In the Land of the Head Hunters (1914)


(director/writer: Edward S. Curtis; screenwriter: story by Edward S. Curtis; cinematographer: Edmund August Schwinke; editors: Bill Holm/George Quimby; music: John J. Braham; cast: Stanley Hunt (Motana),Maggie Frank (Naida), Paddy’ Malid (Kenada), Kwagwanu (Sorcerer), Balusta (Waket and Yaklus), Mrs. George Walkus (Sorceress); Runtime: 65; MPAA Rating: NR; Milestone Films; 1914-silent)

The early cinema landmark film is worth seeing for both film buffs and followers of Native American culture.”

Reviewed by Dennis Schwartz

A curiosity piece from the days of the silents. The early cinema landmark film is worth seeing for both film buffs and followers of Native American culture. In 1911, the gifted Northwest photographer Edward S. Curtis(1868-1952) came to Vancouver Island, British Columbia, to do research and take pictures of the traditional native tribe of the Kwakwaka’wakw. Curtis ended up making for posterity a movie of their lifestyle, but did so by fabricating a tribal warring love story. The film’s first disc is entitled “In The Land of the Head Hunters” and the second disc is entitled In the Land of the War Canoes.”

This historically significant film was made over a period of three years, and documents this particular Native American world before it was to vanish. The cast is entirely Native American and the traditions uncovered are said to be authentic (such as rituals, ceremonial dances and chanting), but their village sites were altered and a fictional head hunter war story is added to spice it up to be more melodramatic. In some scenes, it even substitutes the beaches of LA for the tribal villages. The tribe fully co-operated in this project. Of note, it was the first feature-length film to exclusively star Native North Americans.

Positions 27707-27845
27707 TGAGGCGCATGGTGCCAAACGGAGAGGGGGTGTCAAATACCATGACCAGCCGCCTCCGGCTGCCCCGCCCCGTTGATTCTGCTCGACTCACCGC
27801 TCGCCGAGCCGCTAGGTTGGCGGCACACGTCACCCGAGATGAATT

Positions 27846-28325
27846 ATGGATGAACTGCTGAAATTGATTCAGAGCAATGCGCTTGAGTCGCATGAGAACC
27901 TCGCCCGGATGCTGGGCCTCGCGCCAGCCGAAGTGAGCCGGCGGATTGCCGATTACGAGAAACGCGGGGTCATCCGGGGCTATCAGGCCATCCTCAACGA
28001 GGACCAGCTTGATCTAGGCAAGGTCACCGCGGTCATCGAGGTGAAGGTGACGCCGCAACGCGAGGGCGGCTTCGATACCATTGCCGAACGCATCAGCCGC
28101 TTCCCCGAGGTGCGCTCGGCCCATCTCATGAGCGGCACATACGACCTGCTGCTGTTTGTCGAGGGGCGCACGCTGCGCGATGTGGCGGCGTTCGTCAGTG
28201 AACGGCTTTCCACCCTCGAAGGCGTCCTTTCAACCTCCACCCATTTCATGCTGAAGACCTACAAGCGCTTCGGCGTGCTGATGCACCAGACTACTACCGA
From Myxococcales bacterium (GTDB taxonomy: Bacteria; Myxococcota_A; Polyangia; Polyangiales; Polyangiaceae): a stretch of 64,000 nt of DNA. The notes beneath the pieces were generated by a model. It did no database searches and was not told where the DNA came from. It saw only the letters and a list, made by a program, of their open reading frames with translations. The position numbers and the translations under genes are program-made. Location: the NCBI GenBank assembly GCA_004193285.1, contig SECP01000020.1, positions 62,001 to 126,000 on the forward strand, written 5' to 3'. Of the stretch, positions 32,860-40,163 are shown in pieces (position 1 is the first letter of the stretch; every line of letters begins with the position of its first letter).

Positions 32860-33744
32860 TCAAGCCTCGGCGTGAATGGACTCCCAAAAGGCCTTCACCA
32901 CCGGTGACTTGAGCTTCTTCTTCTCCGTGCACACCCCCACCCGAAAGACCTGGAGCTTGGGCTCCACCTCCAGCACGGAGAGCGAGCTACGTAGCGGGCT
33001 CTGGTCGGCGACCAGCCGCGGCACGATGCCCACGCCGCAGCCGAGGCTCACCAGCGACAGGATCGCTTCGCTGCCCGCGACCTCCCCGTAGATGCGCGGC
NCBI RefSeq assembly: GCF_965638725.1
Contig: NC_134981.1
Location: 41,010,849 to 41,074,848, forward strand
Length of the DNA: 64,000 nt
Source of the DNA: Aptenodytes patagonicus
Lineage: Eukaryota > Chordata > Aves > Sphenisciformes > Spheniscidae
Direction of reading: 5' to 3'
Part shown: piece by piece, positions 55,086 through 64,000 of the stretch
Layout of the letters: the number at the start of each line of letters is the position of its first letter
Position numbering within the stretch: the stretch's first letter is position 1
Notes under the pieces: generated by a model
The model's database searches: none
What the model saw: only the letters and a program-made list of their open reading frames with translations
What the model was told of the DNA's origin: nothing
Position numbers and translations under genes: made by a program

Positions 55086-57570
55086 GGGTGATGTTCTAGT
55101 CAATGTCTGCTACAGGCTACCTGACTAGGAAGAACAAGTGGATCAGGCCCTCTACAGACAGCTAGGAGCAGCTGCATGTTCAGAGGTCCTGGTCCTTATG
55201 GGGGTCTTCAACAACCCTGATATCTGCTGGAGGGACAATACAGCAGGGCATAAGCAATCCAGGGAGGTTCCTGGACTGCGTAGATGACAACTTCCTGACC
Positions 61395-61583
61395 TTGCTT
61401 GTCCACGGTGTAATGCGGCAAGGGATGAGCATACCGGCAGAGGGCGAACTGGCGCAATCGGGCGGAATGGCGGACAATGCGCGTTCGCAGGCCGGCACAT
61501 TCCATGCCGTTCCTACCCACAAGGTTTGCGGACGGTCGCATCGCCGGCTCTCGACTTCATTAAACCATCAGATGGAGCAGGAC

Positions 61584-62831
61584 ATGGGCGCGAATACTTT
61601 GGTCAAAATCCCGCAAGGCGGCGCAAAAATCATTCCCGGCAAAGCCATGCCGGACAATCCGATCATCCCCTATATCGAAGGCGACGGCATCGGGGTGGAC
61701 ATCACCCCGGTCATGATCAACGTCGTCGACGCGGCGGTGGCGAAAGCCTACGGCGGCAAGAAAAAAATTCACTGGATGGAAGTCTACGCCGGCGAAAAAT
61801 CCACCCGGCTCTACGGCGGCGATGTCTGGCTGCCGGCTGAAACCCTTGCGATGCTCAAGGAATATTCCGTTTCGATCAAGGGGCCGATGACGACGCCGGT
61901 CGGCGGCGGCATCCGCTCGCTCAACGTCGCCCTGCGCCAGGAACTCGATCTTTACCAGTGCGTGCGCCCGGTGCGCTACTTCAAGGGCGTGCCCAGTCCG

Though greatly impressing the critics, the film bombed at the box office. It was all but forgotten. But in 1973, using a copy found in 1947 in a Chicago dumpster and given to Chicago’s Field Museum of History, it was re-edited by Bill Holm and George Quimby and re-released. The disc entitled In the Land of the War Canoes,” played for forty minutes.

Warning: spoiler alert in the next paragraph.

Curtis’s film is an exciting adventure story. The young man Motana, the son of his village’s tribal chief, Kenada, is going through the spiritual tribe ritual for manhood on the desolate Island of the Dead. During this ritual, he must get on his own a whale and a sea lion while achieving supernatural powers. While in retreat Motana meets a beauty from another village, Naida, the daughter of neighboring chief Wakeda, and falls in love with her. The problem is Naida has been promised by her father to an evil sorcerer. As tribal custom goes, if Motana can bring back that sorcerer’s head, he can marry the girl. This will prove to be no easy task, as the jealous elderly sorcerer orders his daughter to steal a lock of Motana’s hair and his cedar neck-ring so he can place on him a death curse. The second disc depicts how Motana was saved from the curse by the sorcerer’s lovelorn daughter and that Motana married Nadia after he achieved his end of the bargain. It ends in savage tribal warfare, with the hero taking back, in a daring war canoe rescue, his kidnapped wife from Yaklus–the brother of the dead sorcerer.

The film seen in this DVD was recently restored by UCLA film & Television Archive, The Field Museum of Natural History, Milestone Films, Modern Videofilm, Brad Evans, Aaron Glass and Andrea Sanhorn. It has been selected for the National Film Registry by the Library of Congress.

Milestone Films include both discs in their DVD package.